Ahhh yes, multi-tasking – the esteemed strategy of the over-whelmed, over worked, and broke.
Yup – it’s true. I know from personal experience. Go ahead and react if you want. But honestly evaluate your results from multi-tasking before you choose to do it – or not.
Ever experience this?
You’re talking to someone on the phone, you can hear the clickety-clack of their keyboard, and then they ask you to repeat what you’ve just said?
Or, you’re explaining something important to your life-partner, he/she is facing you, nodding, but you can see their eyes are focussed on something else (the TV screen or a magazine)?
Or, you’re doing 3 or 4 tasks at the same time, the phone rings, you answer it as you head to the bathroom, and agree to send some information to them within the next few minutes?
That’s multi-tasking. It destroys trust, which is the most foundational component of a relationship.
I’ve interviewed thousands of people who have indicated that multi-tasking is directly related to feeling rushed, anxious, and stressed. Does it affect you that way? These emotions negatively affect self-esteem, which is trust in your most important relationship – the one with self.
Here’s my perspective and some tips to say, “No” to multi-tasking. Whether you agree or not, I’d love to hear your perspective. Please send me a note.
Tips to build trust:
1. Make a list, before you go to bed tonight, of the prioritized tasks you will do tomorrow. Use a high-tech piece of paper and a pen, so you won’t be distracted by fonts, formats, text messages, or other bells ‘n whistles. Besides work, include self-full tasks such as exercise, family time, healthy meals, meditation, and reading. This pre-planning gets the brain engaged and working at an unconscious level, even before the tasks begin. Plan for success by listing no more than what you know you can easily do.
2. When the day begins, focus on one task at a time. Be totally present and intentional and notice the feelings of accomplishment as you knock tasks off your list – trust increases.
3. Allow the phone to take messages and the inbox to fill. If you are expecting a call and the phone rings, mentally stop your current task and give your total attention to the caller. Ask clarifying questions, listen carefully, and respond thoughtfully – trust increases.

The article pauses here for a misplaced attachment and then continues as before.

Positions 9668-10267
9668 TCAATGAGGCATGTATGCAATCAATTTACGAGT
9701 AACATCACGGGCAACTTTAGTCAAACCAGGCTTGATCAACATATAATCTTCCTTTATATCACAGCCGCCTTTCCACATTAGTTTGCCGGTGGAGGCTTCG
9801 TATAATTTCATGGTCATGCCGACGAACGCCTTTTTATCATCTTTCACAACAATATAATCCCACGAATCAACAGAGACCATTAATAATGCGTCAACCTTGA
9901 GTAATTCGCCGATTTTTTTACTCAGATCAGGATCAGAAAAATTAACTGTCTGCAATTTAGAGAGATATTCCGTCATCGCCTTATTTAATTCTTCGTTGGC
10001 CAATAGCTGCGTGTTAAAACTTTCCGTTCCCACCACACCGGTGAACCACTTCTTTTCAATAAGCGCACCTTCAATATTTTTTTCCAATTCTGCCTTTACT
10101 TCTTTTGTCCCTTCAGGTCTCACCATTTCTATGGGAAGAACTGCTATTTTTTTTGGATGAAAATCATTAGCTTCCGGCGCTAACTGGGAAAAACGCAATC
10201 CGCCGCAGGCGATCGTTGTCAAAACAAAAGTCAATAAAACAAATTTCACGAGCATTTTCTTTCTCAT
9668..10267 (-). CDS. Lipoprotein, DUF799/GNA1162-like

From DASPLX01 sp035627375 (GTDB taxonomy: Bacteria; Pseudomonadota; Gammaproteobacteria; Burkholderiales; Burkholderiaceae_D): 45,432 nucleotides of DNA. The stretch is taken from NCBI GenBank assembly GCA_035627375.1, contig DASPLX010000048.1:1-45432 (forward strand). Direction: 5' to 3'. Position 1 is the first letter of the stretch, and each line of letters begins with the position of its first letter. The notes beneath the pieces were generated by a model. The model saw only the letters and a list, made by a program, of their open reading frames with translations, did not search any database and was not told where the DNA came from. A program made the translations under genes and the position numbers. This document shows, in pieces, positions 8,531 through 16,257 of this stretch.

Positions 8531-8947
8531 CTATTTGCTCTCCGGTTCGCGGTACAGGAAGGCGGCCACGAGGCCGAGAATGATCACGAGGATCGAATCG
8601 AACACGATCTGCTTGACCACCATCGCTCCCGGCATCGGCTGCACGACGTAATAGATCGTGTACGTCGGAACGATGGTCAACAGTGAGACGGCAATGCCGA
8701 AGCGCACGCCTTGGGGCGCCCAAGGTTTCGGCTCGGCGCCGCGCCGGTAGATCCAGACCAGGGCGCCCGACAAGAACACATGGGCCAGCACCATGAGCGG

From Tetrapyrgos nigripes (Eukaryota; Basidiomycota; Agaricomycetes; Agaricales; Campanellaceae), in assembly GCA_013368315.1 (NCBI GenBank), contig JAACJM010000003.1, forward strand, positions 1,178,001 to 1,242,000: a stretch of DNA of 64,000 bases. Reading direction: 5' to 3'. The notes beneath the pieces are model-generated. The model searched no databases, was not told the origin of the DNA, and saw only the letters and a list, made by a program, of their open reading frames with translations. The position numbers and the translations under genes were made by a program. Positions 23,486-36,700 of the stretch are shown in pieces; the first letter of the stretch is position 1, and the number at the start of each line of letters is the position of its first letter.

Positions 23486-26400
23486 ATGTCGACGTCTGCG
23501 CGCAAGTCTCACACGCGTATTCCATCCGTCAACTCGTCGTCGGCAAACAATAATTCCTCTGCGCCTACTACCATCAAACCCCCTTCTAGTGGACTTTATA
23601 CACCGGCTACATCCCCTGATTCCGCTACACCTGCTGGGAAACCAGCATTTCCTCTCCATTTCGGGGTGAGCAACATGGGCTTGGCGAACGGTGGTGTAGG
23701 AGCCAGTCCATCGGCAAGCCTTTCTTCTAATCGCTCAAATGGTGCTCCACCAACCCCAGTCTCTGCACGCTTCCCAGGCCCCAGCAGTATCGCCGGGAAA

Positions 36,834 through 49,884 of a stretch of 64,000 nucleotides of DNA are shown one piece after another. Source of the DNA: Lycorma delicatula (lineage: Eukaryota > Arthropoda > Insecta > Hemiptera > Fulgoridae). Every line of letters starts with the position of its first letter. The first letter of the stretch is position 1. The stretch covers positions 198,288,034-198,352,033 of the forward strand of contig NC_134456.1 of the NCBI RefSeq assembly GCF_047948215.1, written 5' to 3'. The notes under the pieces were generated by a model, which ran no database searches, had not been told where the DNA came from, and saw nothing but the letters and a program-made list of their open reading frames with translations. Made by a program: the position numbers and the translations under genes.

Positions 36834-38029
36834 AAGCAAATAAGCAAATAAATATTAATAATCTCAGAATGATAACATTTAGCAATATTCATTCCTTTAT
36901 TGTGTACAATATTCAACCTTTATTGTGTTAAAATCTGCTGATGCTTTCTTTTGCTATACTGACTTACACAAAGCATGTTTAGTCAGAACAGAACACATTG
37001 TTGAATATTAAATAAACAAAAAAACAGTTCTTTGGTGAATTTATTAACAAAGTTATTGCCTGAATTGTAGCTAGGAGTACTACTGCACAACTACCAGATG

4. Check and respond to phone messages and emails only at planned specific times – no more than once or twice per day and for a pre-determined time (i.e. 30 minutes). In your responses, be very specific and concise about when you will call/respond and exactly what you want to talk about.
5. Learn to say “No” to the unimportant. Learn to say “Yes” to the important and give yourself freedom to do those tasks in an intentional way. For example, when asked to do a task or provide information, say, “Yes, I’m happy to help you and I’ll get that to you by tomorrow at 2:00pm.” Then schedule that task for tomorrow and keep your commitments to yourself and others – trust increases. Strive to under-promise and over-deliver.
6. When you eat, focus on what you are eating and any conversations at the table. Avoid reading or watching TV while eating. Be conscious of what you allow to enter your body and brain because input affects output. Garbage in; garbage out – trust decreases. Healthy in; healthy out – trust increases.
7. When you exercise, focus on your movements, breathing, positive self-talk, and sensations – trust increases. Avoid distracting and negative thoughts about work, economy, relationships, etc.
8. When with your life-partner or family, be totally energized and present for yourself and them. Think, speak, and act in ways that build trust in those relationships – coming from love, rather than not-love. If you need to vent about something, ask for permission. If granted, be specific, concise, get it off your chest, and let it go – it’s done. If permission is not granted, let it go and focus on the positives now. Face it; others don’t care about your BS stories and grievances, they’ve got their own.
9. Learn to forgive yourself for your unloving, unproductive thoughts, words, and actions. You can’t change the past. Understand there is a lesson in every experience. Use the lessons to move forward in a focused and effective way.
Since this is the time of the year for resolutions and commitments, why not commit NOW to applying these tips and replace multi-tasking with a focus, productivity, and love strategy? Do it NOW. You’ll see, hear, and feel the results you like.
For me? Ahh, it feels great to complete this. Next task? Kayaking down the toboggan hill. Yahoo!!
Article by Dan Ohler. Chech out his blog Thinkin’ Outside the Barn
Link Photo courtesy of Jeremy Price